February 16, 1995 in Features

Plain And Simple O.J. Simpson’s Exercise Video Presents A Practical And Realistic Routine By An Eager-To-Please Host

Art Carey Philadelphia Inquirer
 

As the only journalist in America who has not yet weighed in on the Trial of the Century, I’d like to say a few words today about O.J. Simpson.

He has a nice body.

How it works and feels and whether his body is strong and agile enough to have enabled the Citrus Man to hack Nicole and Ron to death I’ll let the jury decide.

But for a guy on the downslope of his 40s, his body sure looks good.

I’ve come to this verdict after careful study of the evidence, namely O.J.’s recently released exercise video, “Minimum Sentence.” … er, I mean “Minimum Maintenance Fitness for Men.”

O.J. still has the physique of an athletic thoroughbred. His shoulders are broad, his chest thick, his waist trim. He still has what my bodybuilding buddy Al Berger calls “the taper.” His legs, though ravaged and scarred by football, are lean and shapely, the kind that women notice and are moved to admire out loud. At age 47, the Juice weighs exactly what he did when he retired from the gridiron - 212 pounds.

He does not bulge with anabolic gingerbread. Instead, he has the elegant body of a man who’s active, who’s proud of his physique and cares how he looks (he did have to pare away 15 pounds at one point) but doesn’t spend hours in the gym in narcissistic pursuit of an overmuscled ideal.

In other words, it’s a body that seems to illustrate the principle he preaches: minimum maintenance.

Let me confess: I was ready to trash this video, to skewer it with clever ridicule and facile wordplay. But truth to tell, it deserves better. It’s well put together, visually interesting, musically pleasant and contains plenty of sensible exercises and sound advice. Moreover, its basic premise appeals to me mightily: namely, that your body doesn’t ask for much. Or, to put it another way, it really doesn’t take much to keep your body fit, happy and beautiful.

No fancy equipment. In fact, no equipment at all.

No big blocks of time. In fact, only 25 minutes or so three times a week. And if you can’t spare that, short five-minute exercise breaks at the office or while cruising at 10,000 feet or staying at the Ritz (or Motel 6).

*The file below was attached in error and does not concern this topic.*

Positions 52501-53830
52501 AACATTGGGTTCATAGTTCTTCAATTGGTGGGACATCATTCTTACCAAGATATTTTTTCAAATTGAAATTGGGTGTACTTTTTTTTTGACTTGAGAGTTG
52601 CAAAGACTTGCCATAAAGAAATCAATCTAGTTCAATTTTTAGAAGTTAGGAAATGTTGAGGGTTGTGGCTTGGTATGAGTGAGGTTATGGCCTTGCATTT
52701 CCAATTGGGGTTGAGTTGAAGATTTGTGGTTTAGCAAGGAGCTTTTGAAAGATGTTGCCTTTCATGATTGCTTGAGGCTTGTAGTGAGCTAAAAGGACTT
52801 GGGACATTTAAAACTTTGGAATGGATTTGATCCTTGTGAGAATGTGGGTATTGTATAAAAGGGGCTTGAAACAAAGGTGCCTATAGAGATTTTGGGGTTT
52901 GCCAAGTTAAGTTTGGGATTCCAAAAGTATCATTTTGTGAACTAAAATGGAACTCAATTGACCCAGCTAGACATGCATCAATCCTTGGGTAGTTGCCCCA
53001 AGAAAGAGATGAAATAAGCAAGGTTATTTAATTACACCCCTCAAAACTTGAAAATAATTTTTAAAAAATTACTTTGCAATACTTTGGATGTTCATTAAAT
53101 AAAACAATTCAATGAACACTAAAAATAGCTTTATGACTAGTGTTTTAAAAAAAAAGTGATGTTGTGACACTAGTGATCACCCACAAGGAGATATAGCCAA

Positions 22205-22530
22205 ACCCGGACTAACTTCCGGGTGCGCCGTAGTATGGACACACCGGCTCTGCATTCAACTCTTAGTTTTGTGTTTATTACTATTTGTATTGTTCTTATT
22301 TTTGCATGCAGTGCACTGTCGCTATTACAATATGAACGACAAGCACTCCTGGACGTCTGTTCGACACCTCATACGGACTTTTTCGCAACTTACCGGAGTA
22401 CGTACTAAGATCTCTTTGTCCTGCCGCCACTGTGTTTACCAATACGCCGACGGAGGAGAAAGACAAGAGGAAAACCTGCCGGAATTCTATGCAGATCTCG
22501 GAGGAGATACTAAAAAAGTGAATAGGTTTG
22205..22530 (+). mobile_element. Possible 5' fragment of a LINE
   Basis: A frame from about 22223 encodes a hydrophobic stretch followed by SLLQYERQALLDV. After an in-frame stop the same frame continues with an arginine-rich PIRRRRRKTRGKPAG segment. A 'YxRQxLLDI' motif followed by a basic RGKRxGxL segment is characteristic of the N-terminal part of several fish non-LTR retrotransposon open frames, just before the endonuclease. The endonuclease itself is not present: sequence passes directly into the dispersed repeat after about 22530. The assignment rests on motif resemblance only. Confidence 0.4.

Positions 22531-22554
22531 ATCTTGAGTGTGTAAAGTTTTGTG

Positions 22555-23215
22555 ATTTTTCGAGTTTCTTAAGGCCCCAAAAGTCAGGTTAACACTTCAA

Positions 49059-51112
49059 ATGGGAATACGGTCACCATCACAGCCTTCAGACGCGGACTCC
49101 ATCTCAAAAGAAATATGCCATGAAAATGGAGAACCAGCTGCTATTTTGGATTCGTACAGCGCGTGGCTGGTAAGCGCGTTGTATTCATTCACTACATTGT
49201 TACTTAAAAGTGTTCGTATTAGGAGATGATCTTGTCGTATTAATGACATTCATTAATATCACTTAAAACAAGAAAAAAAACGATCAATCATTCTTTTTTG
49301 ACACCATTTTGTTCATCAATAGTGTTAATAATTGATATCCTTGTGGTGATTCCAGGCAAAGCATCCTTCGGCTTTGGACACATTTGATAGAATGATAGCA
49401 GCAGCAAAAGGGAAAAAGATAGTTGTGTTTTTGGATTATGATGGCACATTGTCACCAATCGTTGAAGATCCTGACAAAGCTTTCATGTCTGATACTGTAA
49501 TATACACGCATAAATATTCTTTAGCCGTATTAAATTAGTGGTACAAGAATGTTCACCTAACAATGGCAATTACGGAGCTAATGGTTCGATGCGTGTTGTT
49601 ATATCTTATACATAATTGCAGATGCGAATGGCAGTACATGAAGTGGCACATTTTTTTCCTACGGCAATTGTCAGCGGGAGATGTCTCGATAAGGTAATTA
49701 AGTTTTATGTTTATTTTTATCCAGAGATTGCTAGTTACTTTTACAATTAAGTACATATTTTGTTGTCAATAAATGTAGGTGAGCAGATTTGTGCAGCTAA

As O.J. says, all minimum maintenance requires is “just you, your body and a little motivation.”

This is not a macho tape. This is not O.J. flexing and showing off. It’s all very light and low-key, bordering at times on wussy. The first 25 minutes is a cardiovascular workout that’s a bit too close to aerobics for my taste. Luckily, O.J. and personal trainer Richard Walsh avoid effeminate dance steps and pattern many of the moves after masculine sports such as boxing, weightlifting, football, basketball, ice hockey and skiing.

Even though the tape bills itself as “fitness for men,” two women join in and by and large outperform the studs. Indeed, any woman who’s spent more than a week doing aerobics at the Y will probably find this portion of the tape elementary. While the foxy babes knock out real manly pushups, more than one of the he-men is doing “girl pushups” on his knees.

Speaking of which, O.J. complains about his battered knees frequently and occasionally drops out or gears down whenever the exercises involve jumping, impact or deep bends. On the other hand, when he shadowboxes or exhibits his golf swing, there’s nary a sign that arthritis or old football injuries have significantly compromised his mobility and flexibility. As O.J. admits at one point, “My biggest problem is my lower body, not my upper body.”